Wrapping

Many years ago, not long past the very beginning of my Druidry journey, I saw a priestess at work. Prior to a ritual of passing, she sat at a riverside, shawl draped over her head. Utterly at peace, preparing for what was to come.

I’ve heard of many modern-day Priestesses who do this. I usually wear a shawl or scarf of some sort, and have been applauded happily by fellow non-Pagan chaplains for being a woman with her head-covering prepared if necessary. It can be a sign of respect, but also an act of protection. Literally covering the head to enter the right ‘head-space’.

Last year, I was recommended a site called ‘Wrapunzel‘, which is run primarily by Jewish ladies who wanted to share their love of beautiful wraps and allow other women to practice their faith and not look dull while doing so. Nowadays, the Wrapunzel Facebook group plays host to women of all faiths and none, ladies undergoing chemotherapy or other illness… those who simply wish to stand in their womanliness while having their head covered. For whatever reason.

I’ve met lovely new friends on there, Pagan and otherwise, and while still exploring my own practice regarding wraps (ie still practising getting the things on and looking good!), I’ve found this so useful when alone and preparing for ritual – as in that original circumstance, back when I was witness only.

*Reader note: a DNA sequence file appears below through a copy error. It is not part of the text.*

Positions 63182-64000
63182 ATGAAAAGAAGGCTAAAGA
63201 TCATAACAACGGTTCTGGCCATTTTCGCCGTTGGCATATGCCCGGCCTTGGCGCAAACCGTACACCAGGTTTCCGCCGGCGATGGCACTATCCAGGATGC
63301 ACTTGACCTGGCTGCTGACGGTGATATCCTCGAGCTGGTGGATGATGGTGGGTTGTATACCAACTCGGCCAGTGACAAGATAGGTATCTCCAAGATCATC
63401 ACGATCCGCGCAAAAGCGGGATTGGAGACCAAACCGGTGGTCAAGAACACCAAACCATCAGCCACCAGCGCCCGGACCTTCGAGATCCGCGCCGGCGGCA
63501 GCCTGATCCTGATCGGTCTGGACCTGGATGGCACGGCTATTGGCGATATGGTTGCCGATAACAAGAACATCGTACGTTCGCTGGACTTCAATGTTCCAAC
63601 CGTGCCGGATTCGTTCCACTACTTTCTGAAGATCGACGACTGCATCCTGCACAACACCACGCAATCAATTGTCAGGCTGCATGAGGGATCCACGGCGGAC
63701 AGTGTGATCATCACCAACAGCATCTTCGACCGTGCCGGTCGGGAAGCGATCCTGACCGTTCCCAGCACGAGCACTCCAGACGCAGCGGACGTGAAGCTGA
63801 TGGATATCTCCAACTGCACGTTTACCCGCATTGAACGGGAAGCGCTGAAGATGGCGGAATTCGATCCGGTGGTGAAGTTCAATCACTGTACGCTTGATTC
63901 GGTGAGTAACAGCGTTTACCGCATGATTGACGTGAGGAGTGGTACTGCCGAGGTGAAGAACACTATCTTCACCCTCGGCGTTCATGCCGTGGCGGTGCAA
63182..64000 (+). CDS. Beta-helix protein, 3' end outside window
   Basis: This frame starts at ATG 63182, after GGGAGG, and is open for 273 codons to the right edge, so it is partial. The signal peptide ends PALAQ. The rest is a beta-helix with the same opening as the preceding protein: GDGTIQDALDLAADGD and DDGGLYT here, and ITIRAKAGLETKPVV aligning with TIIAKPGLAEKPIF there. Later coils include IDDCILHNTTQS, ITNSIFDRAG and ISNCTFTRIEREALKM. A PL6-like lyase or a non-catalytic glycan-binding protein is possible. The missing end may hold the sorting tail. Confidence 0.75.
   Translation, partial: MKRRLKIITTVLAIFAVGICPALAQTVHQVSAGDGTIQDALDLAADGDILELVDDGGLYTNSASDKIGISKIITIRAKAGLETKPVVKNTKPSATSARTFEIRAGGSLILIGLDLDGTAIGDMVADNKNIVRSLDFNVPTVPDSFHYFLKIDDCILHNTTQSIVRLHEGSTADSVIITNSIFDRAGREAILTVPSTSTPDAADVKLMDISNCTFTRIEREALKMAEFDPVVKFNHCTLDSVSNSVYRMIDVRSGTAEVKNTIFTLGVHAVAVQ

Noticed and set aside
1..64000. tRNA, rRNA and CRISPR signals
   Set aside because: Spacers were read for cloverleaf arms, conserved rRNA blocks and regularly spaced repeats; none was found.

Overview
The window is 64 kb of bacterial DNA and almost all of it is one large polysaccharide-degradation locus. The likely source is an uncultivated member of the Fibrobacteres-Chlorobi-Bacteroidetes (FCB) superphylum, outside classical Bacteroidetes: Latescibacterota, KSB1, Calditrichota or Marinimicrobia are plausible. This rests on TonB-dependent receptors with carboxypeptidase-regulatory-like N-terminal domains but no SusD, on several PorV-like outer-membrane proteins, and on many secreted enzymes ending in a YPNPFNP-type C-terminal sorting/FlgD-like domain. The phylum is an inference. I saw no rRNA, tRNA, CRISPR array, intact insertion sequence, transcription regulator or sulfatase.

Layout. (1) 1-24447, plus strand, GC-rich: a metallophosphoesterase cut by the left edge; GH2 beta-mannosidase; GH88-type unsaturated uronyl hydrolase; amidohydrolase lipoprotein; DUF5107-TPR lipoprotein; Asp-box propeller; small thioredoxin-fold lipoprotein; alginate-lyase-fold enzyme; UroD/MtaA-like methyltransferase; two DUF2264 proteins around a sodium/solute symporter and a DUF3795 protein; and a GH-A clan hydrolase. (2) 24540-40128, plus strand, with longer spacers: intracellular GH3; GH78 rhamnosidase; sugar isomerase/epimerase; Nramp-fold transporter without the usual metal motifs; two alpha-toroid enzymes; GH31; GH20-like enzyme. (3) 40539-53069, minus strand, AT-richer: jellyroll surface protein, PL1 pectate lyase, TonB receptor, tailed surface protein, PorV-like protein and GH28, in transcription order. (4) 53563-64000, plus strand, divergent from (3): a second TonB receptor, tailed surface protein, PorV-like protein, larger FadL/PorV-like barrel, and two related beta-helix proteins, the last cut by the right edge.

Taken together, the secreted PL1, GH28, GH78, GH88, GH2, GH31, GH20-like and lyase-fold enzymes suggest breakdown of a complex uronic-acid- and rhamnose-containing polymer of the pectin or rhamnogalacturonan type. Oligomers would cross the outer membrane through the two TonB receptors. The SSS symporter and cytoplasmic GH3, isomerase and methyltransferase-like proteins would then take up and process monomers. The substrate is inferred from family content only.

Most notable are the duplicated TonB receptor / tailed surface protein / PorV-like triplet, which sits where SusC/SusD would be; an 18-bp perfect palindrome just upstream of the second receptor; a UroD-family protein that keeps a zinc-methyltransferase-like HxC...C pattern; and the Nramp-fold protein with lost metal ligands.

Many modern Pagans wear hoods on their robes. ‘Hoodies’ are common on the high street. The act of wrapping, whether tichel or hijab, can be a political statement. Or it can be a consolation, a ‘head hug’ (love that term!). Our ancestors did this, in virtually every culture, and now so do we.

Today, it struck me as inspiring. A woman wishing to add to her beauty and be proud. This video is a ‘How to‘, one of many on this YouTube channel, but made me smile so much this morning, just from the simplicity of the act but also how happy the lady looks once she is done and ready to face the day.

And then, in a local charity shop, I found a pretty glittery green scarf for £2. Perfect. Now to keep practising…

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